Whataya Want from Adam Lambert?
With my publishers duking it out — publicly — about the value of Adam Lambert, I figured I’d offer you some perspective on what’s going on.
It all started with a preview of the Miami Beach Gay Pride. We mentioned Lambert: “Other headliners (and head turners) include Adam Lambert, Crystal Waters and Lady Bunny.” So we put him on our cover — as far as covers go, he made it work.
The cover read: “Adam Lambert headlines Miami Beach Pride, and everything else you need to know.”
And then my Associate Publisher Jason Parsley got an interview with Lambert, wherein the star mentioned that he had just split up with his boyfriend. It was a well-timed interview, and it blew up, crashing our site incessantly. Days later, Parsley released the full interview. Again, it blew up.
Lots of emails. Lots of phone calls.
This is around the time my Publisher Norm Kent wrote that Lambert didn’t deserve the award, and GLAAD shouldn’t have given it — these two points led to a lot of anger. The site crashed even more times. There’s a certain bittersweet-ness to seeing your publication die from popularity. Quickly, Parsley wrote a rebuttal to Kent’s piece, starting a dialogue of hundreds of comments across the web, fans and opponents battling it out.
Lots of emails. Lots of phone calls.
But when GLAAD announced it would reward Lambert in March, we aggregated the story from Gay Star News. There were no horns or marches, protests or editorials. Not until Lambert crashed our site — I didn’t even know who he was. But now I do.
To clarify, this piece you’re reading now is the first word from the editorial team at SFGN. The publishers aren’t editors or reporters, they’re publishers.
Email me if you want a further explanation of what that means, but for now:
Occasionally, they write stories. Both Kent and Parsley are fully entitled to their opinions, and are also open to the opinion of others.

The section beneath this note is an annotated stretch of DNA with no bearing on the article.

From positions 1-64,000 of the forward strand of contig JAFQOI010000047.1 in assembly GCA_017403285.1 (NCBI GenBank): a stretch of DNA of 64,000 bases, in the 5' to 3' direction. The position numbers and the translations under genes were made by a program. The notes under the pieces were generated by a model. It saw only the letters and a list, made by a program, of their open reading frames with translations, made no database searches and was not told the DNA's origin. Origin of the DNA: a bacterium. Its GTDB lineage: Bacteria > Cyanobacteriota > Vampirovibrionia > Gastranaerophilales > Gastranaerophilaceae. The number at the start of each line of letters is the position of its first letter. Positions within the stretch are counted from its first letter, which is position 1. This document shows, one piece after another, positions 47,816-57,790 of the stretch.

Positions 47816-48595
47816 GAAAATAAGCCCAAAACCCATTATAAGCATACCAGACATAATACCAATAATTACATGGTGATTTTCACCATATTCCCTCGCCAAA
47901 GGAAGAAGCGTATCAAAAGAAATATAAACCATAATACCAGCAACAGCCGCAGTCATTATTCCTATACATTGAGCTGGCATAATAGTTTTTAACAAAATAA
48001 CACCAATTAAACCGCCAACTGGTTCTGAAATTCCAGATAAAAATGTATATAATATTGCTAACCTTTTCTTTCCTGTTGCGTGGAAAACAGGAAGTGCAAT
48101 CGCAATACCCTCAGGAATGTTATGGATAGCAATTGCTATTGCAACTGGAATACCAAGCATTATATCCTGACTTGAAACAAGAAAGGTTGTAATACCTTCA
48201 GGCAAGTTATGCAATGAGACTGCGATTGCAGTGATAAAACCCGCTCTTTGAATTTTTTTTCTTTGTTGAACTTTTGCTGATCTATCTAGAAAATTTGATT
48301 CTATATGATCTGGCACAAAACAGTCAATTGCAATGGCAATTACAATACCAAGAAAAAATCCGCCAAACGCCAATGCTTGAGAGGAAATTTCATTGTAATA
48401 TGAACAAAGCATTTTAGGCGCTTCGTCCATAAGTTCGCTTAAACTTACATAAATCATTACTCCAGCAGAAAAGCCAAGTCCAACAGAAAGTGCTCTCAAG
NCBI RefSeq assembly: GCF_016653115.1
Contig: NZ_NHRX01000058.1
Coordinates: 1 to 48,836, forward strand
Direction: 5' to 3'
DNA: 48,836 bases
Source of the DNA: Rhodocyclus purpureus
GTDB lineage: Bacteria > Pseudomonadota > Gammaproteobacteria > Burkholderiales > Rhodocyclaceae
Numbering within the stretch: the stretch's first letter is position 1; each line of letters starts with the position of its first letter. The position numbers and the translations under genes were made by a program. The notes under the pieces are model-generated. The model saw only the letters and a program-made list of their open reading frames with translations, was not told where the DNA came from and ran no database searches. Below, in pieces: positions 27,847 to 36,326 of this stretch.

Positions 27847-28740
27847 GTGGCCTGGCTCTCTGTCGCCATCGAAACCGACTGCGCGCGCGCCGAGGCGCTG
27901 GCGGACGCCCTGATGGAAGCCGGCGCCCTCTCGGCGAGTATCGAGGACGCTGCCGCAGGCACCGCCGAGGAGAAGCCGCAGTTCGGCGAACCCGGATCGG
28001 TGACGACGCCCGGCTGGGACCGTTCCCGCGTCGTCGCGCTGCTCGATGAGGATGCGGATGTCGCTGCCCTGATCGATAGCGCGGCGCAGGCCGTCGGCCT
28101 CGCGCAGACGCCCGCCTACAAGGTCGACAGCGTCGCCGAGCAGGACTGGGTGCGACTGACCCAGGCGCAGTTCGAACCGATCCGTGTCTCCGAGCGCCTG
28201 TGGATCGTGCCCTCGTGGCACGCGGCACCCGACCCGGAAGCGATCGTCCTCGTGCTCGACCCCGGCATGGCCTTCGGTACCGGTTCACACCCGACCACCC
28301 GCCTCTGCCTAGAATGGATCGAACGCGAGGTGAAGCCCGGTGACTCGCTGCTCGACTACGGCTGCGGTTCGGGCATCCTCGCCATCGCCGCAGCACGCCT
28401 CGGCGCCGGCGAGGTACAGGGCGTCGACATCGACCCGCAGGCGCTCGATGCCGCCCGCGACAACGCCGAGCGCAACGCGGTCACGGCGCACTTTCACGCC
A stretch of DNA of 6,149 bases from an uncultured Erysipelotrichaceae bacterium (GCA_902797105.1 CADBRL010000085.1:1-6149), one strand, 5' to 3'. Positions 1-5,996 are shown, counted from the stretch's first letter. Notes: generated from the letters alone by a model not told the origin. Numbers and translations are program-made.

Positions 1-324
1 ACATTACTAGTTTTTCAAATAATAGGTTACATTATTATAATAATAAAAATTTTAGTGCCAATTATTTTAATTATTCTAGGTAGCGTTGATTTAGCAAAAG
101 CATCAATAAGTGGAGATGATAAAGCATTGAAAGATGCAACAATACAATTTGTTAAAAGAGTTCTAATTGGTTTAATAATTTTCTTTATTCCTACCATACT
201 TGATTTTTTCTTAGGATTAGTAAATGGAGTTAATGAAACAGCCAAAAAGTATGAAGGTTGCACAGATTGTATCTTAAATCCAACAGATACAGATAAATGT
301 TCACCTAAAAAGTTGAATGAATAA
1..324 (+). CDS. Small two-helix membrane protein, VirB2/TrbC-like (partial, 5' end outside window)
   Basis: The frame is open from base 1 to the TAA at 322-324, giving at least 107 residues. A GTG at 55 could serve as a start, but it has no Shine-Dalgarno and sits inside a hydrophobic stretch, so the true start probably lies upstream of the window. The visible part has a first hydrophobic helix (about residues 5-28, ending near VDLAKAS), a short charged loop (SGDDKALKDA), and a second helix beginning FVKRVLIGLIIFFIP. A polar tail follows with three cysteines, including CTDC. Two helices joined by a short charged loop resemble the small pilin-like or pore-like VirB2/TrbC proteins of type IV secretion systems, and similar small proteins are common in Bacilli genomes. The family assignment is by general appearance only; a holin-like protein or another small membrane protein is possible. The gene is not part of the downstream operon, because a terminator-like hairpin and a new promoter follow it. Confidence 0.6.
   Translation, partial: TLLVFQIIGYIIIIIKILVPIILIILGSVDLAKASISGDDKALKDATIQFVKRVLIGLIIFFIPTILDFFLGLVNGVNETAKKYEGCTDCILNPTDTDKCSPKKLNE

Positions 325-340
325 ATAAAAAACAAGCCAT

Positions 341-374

Kent raised an important issue, in my opinion, but he may have targeted it at the wrong person. Should people idolize pop stars on social issues? Maybe not.
Maybe people should read more books and newspapers, talk more with their local officials and protest publicly more. Maybe screenwriters should get the credit for creating characters on film for which actors get all the credit. Maybe. Maybe. Maybe.
But these are all very big questions. I’m sure Lambert would agree that LGBT advocacy isn’t his specialty. And I’m sure the head of an LGBT advocacy group would agree that Lambert advocates for LGBT rights very succinctly, and makes the world better for it.
Advocacy is a multi-colored beast. The mere fact that Lambert is openly gay advocates for equality. His popularity confirms it. For many people, he’s exactly what the doctor ordered. For others, he’s not enough because he hasn’t penned any bills into law. Adam Lambert supplies different things to different people. So the question is: Whataya want from Adam Lambert?
The movement doesn’t start and end with pop music. That’s just one significant cultural trait whose inner-workings show progress. I’m currently getting through Richard Evans’s “The Third Reich in Power,” the second in a trilogy detailing the rise and fall of Hitler’s regime. There’s a chapter about culture, and in it a whole section dedicated to music.
When some Evans in the (hopefully near) future writes a historical account of the road to LGBT equality, you can bet there’ll be a section on culture, and you can bet that Lambert’s name will be in there somewhere.
So read our publishers’ words as you will, but remember they’re opinions and can fall prey to the personality of their authors.
SFGN will continue to bring you solid journalism, and maybe some more break-up stories, regardless of the opinions of our publishers.
Have questions for me or concerns about this or something else? Email me at firstname.lastname@example.org or tweet me @ggrudo.